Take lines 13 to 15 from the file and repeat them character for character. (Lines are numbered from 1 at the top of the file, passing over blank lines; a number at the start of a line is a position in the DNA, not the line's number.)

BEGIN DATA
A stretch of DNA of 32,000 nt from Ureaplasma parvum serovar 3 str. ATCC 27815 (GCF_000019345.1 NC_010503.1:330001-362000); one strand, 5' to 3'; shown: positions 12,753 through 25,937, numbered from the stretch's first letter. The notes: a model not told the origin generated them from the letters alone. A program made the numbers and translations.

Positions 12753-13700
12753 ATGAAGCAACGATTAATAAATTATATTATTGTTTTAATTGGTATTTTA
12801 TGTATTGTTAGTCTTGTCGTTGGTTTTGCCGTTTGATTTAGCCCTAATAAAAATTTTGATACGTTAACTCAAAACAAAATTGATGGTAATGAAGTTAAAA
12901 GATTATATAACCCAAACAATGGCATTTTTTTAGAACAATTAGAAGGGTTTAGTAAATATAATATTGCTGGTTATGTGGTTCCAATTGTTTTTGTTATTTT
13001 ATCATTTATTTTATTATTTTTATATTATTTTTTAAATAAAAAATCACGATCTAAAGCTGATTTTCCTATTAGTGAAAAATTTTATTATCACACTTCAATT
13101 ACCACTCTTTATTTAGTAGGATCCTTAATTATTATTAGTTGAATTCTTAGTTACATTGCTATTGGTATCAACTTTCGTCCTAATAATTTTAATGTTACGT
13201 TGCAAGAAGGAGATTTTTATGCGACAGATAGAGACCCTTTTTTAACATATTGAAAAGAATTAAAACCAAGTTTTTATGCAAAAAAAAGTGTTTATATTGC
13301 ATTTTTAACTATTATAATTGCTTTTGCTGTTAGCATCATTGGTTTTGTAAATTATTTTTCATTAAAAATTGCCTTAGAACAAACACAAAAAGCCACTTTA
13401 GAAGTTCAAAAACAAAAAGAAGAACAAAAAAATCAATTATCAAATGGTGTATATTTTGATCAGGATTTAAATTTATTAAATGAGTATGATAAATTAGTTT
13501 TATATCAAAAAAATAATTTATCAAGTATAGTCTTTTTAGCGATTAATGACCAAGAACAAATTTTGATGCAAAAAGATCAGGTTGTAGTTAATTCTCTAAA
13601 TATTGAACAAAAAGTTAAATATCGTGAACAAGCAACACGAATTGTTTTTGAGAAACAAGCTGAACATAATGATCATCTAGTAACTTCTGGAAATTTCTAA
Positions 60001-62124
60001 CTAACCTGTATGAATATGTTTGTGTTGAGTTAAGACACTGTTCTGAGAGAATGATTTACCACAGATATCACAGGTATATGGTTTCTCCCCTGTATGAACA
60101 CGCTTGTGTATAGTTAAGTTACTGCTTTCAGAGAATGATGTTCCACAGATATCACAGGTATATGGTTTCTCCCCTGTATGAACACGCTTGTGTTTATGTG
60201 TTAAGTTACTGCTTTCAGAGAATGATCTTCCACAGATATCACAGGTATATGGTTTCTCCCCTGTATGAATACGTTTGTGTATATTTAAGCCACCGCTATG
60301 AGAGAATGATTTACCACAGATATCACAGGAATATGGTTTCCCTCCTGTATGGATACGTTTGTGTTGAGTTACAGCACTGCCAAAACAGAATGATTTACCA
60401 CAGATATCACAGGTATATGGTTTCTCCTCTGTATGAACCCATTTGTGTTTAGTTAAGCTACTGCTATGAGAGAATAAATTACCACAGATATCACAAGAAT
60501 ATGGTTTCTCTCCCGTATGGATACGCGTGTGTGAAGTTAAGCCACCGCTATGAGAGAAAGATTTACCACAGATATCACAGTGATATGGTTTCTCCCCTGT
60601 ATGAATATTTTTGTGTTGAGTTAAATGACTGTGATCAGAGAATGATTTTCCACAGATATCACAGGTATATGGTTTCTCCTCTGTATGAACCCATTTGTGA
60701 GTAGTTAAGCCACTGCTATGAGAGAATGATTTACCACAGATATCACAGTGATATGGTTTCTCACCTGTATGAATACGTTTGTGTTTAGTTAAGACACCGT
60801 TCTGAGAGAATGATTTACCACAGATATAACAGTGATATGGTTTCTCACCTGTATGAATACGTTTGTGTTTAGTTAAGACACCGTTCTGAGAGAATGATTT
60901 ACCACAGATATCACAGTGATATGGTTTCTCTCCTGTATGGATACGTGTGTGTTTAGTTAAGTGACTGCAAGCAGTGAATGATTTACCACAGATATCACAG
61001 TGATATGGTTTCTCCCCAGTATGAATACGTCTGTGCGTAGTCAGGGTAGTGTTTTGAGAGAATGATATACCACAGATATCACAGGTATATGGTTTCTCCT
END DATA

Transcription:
Positions 60001-62124
60001 CTAACCTGTATGAATATGTTTGTGTTGAGTTAAGACACTGTTCTGAGAGAATGATTTACCACAGATATCACAGGTATATGGTTTCTCCCCTGTATGAACA
60101 CGCTTGTGTATAGTTAAGTTACTGCTTTCAGAGAATGATGTTCCACAGATATCACAGGTATATGGTTTCTCCCCTGTATGAACACGCTTGTGTTTATGTG